The Port would clearly like to see an increase in the visitor numbers, “…but we are not concerned about what we have seen this far,” Taylor said. “The SAGE Center is located in a county of 12,000 people and along a very straight stretch of freeway.  Trying to get those folks to pull off and come in is a big challenge and we are learning and getting better at it all the time.”

The hope, Davis said, is that media coverage, such as being featured on KGW-TV’s “Grant’s Getaways”, growing interest in the farm-to-table movement and enthusiasm for tracking where food comes from will draw more visitors to the Center. She sees 30,000 visitors annually as a reasonable goal.

Embracing optimism, Davis expects it will take a little while to raise public awareness of the relatively new Center and build visitor count, but it will happen. “Nobody knew what OMSI was, I’m sure, when they started off,” she said.

As for the construction cost overrun and operating deficits, officials with the Port and the SAGE Center dismiss suggestions that these have been a shock or are reason for concern.

Davis said the substantial increase in the construction cost of the Center is because the original design in the early stage of planning was essentially a box, with no custom elements. The design changed later when a community committee argued a more appealing design was necessary to attract visitors. “The cost did go up quite a bit, but the Port knew that going into it,” said Davis.

Taylor added that the Port is aware of the substantial difference between projected and actual operating expenses, but “…is not overly concerned.”

Taylor and Davis said the failure of the Center to generate surpluses isn’t a problem either.

“The Port knew that the SAGE Center would not be a money maker right away,” Taylor said. “This is a long term program to educate people on where their food and energy comes from.”

Furthermore, Taylor said, the Center represents just 5% of the Port’s operating budget and less than .008% of its overall annual budget. “Over time the benefit the SAGE Center brings to our region will pay off bigger than the deficits we see now,” he said.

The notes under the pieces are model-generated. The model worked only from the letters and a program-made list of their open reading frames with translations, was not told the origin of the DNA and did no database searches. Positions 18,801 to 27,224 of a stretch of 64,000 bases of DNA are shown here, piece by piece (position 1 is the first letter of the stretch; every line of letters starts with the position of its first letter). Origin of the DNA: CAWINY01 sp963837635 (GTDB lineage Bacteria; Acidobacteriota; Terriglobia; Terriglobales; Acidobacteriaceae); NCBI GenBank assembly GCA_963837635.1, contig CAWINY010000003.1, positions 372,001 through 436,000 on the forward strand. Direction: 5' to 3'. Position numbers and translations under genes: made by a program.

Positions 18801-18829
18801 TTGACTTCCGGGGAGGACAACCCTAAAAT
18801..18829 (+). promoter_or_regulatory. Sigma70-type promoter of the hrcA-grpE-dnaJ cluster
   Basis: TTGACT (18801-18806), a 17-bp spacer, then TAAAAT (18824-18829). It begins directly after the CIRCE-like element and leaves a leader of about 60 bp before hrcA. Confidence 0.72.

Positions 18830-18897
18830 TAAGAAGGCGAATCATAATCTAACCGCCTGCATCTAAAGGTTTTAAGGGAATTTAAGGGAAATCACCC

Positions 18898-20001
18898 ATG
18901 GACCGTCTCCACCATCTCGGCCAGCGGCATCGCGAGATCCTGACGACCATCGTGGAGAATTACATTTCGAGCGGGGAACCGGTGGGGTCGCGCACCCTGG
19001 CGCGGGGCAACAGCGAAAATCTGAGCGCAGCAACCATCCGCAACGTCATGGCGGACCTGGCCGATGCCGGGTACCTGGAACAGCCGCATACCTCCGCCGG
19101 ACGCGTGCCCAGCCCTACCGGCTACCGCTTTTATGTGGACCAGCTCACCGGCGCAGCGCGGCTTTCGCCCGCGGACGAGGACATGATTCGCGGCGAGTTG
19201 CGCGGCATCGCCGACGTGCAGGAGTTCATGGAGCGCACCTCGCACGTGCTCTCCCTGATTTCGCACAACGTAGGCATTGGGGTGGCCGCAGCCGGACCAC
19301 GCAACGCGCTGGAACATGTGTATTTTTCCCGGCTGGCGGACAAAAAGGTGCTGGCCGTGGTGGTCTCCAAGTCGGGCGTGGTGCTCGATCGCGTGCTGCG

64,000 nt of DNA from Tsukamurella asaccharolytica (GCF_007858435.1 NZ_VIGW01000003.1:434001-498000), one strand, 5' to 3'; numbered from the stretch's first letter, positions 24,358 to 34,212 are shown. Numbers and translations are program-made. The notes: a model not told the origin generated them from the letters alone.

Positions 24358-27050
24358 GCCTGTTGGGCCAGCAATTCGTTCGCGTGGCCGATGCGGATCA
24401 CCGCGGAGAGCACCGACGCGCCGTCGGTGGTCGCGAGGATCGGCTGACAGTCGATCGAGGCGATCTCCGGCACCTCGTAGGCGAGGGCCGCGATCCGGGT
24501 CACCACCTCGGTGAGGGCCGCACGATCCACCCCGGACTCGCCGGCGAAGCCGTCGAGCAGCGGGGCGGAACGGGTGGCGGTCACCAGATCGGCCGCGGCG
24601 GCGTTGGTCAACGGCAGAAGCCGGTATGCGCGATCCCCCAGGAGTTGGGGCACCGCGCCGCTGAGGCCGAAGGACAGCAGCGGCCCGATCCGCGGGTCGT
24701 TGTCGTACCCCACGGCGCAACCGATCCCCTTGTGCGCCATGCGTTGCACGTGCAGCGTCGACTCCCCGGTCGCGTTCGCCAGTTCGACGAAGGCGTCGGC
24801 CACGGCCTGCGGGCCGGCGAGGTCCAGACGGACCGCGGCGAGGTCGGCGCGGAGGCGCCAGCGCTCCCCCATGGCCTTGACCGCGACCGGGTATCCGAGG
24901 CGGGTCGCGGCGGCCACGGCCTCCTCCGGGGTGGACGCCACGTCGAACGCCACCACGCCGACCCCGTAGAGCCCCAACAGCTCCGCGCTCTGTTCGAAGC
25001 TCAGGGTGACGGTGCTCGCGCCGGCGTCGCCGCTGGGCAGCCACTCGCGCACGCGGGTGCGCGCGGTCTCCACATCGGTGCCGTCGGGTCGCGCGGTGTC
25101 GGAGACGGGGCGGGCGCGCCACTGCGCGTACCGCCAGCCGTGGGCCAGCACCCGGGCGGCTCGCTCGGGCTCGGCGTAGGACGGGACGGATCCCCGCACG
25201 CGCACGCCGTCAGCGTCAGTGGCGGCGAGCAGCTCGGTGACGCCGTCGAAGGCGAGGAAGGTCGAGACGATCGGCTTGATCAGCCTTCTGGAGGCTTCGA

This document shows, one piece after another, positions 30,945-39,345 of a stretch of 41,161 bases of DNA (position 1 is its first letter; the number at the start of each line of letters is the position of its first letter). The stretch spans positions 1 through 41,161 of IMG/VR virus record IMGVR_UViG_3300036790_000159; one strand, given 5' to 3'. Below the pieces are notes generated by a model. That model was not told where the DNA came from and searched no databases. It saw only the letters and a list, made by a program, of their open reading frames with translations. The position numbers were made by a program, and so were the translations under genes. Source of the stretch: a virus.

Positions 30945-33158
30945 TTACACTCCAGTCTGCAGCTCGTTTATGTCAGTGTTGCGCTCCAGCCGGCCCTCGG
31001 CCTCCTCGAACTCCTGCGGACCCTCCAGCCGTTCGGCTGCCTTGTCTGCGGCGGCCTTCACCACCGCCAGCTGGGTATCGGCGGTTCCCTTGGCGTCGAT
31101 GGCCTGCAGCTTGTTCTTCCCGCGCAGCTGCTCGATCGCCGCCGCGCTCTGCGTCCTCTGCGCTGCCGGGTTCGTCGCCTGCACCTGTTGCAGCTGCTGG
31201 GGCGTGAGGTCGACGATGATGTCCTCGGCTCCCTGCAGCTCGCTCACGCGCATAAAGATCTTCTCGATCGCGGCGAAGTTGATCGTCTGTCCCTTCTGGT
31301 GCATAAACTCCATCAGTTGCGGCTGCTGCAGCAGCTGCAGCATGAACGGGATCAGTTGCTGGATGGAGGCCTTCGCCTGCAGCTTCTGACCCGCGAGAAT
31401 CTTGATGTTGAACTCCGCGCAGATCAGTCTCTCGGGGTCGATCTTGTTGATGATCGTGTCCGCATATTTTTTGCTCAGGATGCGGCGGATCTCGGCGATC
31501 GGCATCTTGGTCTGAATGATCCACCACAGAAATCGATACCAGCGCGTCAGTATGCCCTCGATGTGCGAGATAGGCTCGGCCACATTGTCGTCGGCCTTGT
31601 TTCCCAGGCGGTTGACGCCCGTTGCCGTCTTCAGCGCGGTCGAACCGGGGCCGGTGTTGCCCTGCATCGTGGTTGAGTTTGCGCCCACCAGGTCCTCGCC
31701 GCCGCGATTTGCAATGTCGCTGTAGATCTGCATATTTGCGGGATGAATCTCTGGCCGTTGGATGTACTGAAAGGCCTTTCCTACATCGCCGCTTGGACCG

Neal reinforced Taylor’s observations. “This is not about generating revenues to offset the expenses,” Neal said. “This is about sharing with as many people we can (information) about the use of natural resources and that our food doesn’t just come from the grocery store, our electricity doesn’t just come from a light switch, and so on.”

“The only reason this facility even charges admission is to show value in the experience,” Davis added.

The Center, she said, was built more as a marketing tool for the Port and an educational and community facility for Boardman. In addition, it was intended as a catalyst for local growth, a magnet for new residents and workers in an economically healthy area struggling to attract a qualified workforce.

In many respects, the SAGE Center seems to have a precarious future, given its ballooning costs and grim deficits. Its survival, however, may depend more on the Port’s willingness and ability to continue bearing the financial burden than on whether the escalating costs can be reined in.

Neal said the Port has no intention of throttling back in its support of the Center. “We have the resources to support this facility and the mission for the long term,” he said. “This is a long term investment.”

*Bill MacKenzie has worked as the Communications Manager of a major technology company in Oregon, a newspaper reporter on business and politics and as a staff member on a committee of the U.S. House of Representatives. He writes on public policy issues at:  thinkingoregon.org

 

The SAGE Center At A Glance

Location: Visible from Interstate 84; at 101 Olson Road, Boardman, Ore., 97818 (A small map showing the location might be helpful)

 Directions: Take Exit 164, turn north toward the river, then turn right on Front Street. Follow it 1/2-mile to the SAGE Center.

General Admission 5.00
Students and Seniors (62 and older) 3.00
Under 5 Free
Family 20.00 max

 

Website: http://www.visitsage.com